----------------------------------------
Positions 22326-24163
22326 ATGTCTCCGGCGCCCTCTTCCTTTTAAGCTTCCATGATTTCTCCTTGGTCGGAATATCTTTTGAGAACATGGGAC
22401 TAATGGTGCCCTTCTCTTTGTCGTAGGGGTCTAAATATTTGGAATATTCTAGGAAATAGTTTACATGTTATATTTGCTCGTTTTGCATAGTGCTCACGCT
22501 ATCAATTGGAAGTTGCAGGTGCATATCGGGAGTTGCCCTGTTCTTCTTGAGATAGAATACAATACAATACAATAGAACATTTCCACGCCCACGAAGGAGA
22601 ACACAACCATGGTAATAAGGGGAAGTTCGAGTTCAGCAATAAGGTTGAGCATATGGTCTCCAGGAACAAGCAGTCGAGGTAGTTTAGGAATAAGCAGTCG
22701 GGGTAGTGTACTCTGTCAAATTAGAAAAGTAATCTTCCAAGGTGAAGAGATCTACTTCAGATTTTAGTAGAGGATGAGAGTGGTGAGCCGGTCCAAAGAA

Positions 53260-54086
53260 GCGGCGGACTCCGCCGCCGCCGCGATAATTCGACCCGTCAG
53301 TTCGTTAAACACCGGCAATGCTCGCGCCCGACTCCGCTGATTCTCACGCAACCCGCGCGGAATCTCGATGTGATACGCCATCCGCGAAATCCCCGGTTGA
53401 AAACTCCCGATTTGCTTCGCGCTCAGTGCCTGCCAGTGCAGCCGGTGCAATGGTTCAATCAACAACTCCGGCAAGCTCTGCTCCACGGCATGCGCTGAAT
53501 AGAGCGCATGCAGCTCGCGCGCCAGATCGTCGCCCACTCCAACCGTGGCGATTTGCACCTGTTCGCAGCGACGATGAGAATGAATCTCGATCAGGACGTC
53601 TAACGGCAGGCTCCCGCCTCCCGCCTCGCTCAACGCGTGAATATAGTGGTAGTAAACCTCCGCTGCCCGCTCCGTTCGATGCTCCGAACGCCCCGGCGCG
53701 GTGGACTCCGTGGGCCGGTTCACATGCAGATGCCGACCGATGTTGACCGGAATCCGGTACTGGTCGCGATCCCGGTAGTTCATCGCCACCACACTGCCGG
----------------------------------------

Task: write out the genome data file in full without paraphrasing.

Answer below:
Positions 22326-24163
22326 ATGTCTCCGGCGCCCTCTTCCTTTTAAGCTTCCATGATTTCTCCTTGGTCGGAATATCTTTTGAGAACATGGGAC
22401 TAATGGTGCCCTTCTCTTTGTCGTAGGGGTCTAAATATTTGGAATATTCTAGGAAATAGTTTACATGTTATATTTGCTCGTTTTGCATAGTGCTCACGCT
22501 ATCAATTGGAAGTTGCAGGTGCATATCGGGAGTTGCCCTGTTCTTCTTGAGATAGAATACAATACAATACAATAGAACATTTCCACGCCCACGAAGGAGA
22601 ACACAACCATGGTAATAAGGGGAAGTTCGAGTTCAGCAATAAGGTTGAGCATATGGTCTCCAGGAACAAGCAGTCGAGGTAGTTTAGGAATAAGCAGTCG
22701 GGGTAGTGTACTCTGTCAAATTAGAAAAGTAATCTTCCAAGGTGAAGAGATCTACTTCAGATTTTAGTAGAGGATGAGAGTGGTGAGCCGGTCCAAAGAA

Positions 53260-54086
53260 GCGGCGGACTCCGCCGCCGCCGCGATAATTCGACCCGTCAG
53301 TTCGTTAAACACCGGCAATGCTCGCGCCCGACTCCGCTGATTCTCACGCAACCCGCGCGGAATCTCGATGTGATACGCCATCCGCGAAATCCCCGGTTGA
53401 AAACTCCCGATTTGCTTCGCGCTCAGTGCCTGCCAGTGCAGCCGGTGCAATGGTTCAATCAACAACTCCGGCAAGCTCTGCTCCACGGCATGCGCTGAAT
53501 AGAGCGCATGCAGCTCGCGCGCCAGATCGTCGCCCACTCCAACCGTGGCGATTTGCACCTGTTCGCAGCGACGATGAGAATGAATCTCGATCAGGACGTC
53601 TAACGGCAGGCTCCCGCCTCCCGCCTCGCTCAACGCGTGAATATAGTGGTAGTAAACCTCCGCTGCCCGCTCCGTTCGATGCTCCGAACGCCCCGGCGCG
53701 GTGGACTCCGTGGGCCGGTTCACATGCAGATGCCGACCGATGTTGACCGGAATCCGGTACTGGTCGCGATCCCGGTAGTTCATCGCCACCACACTGCCGG